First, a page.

The Fetner Award honours a distinguished member who has provided an exceptional contribution to the organization over the past year.
Grieve is currently president of the organization’s Canadian network.

Ian Holloway, dean of law at the University of Western Ontario, is going west to take a post at the University of Calgary Faculty of Law.

The much-travelled Holloway collected degrees at Dalhousie University, the University of California at Berkeley, and the Australian National University before becoming associate dean there in 1999.

He took up the dean’s job at Western in 2000 and has also been a visiting professor at the National University of Singapore and a visiting scholar at the University of Cambridge.

“Dr. Holloway brings demonstrated leadership at a decanal level and an outstanding commitment to excellence in teaching and research,” said Elizabeth Cannon, president and vice chancellor at the University of Calgary.

Holloway, whose research focuses on administrative law and legal history, begins his term on July 1.

The Sedona Conference is now accepting applications to register for its third annual international program on cross-border discovery and data privacy.
This year’s program will take place June 22-23 at the Penha Longa Hotel in Estoril, Portugal.

Leading jurists, government officials, in-house counsel, and private practitioners will tackle issues associated with processing and transferring information in cross-border litigation and regulatory matters.

The program is designed for in-house counsel, litigators, chief privacy officers, and others who routinely deal with the cross-border exchange of data. Only 70 spots are available for selected invitees.

To apply for the program, visit

Fasken Martineau DuMoulin LLP’s infrastructure and public-private partnerships group has been recognized as a leader in its field by Infrastructure Journal’s annual league tables and awards.

Faskens was ranked the top firm in North America for public-private partnerships and also placed in three other categories.

Based in Britain, Infrastructure Journal offers insight and data services for global infrastructure and project finance. The league tables measure market activity for legal, technical, and finance professionals engaged in the investment in and development of infrastructure assets.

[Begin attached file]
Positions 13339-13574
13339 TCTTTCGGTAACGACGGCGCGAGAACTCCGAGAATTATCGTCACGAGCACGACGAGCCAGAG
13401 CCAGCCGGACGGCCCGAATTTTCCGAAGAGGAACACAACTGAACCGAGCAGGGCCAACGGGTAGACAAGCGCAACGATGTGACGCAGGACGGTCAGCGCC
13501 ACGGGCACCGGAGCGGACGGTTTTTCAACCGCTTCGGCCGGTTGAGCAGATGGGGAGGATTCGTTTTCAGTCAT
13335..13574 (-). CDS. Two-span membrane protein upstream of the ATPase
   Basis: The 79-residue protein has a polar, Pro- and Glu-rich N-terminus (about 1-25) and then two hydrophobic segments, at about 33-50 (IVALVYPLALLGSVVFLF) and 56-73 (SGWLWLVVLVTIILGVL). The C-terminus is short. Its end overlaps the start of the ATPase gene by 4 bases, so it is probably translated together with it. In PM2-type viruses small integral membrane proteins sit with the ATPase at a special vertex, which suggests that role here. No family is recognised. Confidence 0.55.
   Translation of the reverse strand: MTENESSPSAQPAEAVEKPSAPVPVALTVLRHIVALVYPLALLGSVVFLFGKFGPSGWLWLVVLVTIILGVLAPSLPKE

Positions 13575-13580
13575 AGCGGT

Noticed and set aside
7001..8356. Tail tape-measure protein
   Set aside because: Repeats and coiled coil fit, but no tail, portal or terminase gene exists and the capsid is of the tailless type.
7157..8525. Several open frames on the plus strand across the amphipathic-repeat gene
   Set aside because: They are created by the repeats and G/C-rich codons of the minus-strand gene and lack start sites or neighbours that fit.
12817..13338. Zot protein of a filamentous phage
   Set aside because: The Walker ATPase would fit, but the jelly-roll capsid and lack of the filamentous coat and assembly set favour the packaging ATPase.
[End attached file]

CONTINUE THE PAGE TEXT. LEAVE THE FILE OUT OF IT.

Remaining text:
“Our team is composed of multidisciplinary lawyers in Europe and North America. These tremendous results speak volumes about the depth of our team,” said David Corbett, Faskens’ managing partner.

Free newsletter

Our newsletter is FREE and keeps you up to date on all the developments in the Ontario legal community. Please enter your email address below to subscribe.

Recent articles & video

Judicial vacancies holding up construction litigation, say lawyers

With new federal funding Pro Bono Ontario expanding program for Ukrainian nationals across Canada

Ontario Court of Appeal resolves access rights between parents and maternal grandparents

Ontario Court of Appeal upholds dismissal of statute-barred personal injury claim

Ontario Superior Court rules on admissibility of jury questions in vehicle accident case

Good relationship with accused doesn't aid reliability of sexual-assault complainant's memory: Court

Most Read Articles

Good relationship with accused doesn't aid reliability of sexual-assault complainant's memory: Court

Lincoln Alexander School of Law appoints Jake Okechukwu Effoduh as assistant professor

Ontario Court of Appeal resolves access rights between parents and maternal grandparents

With new federal funding Pro Bono Ontario expanding program for Ukrainian nationals across Canada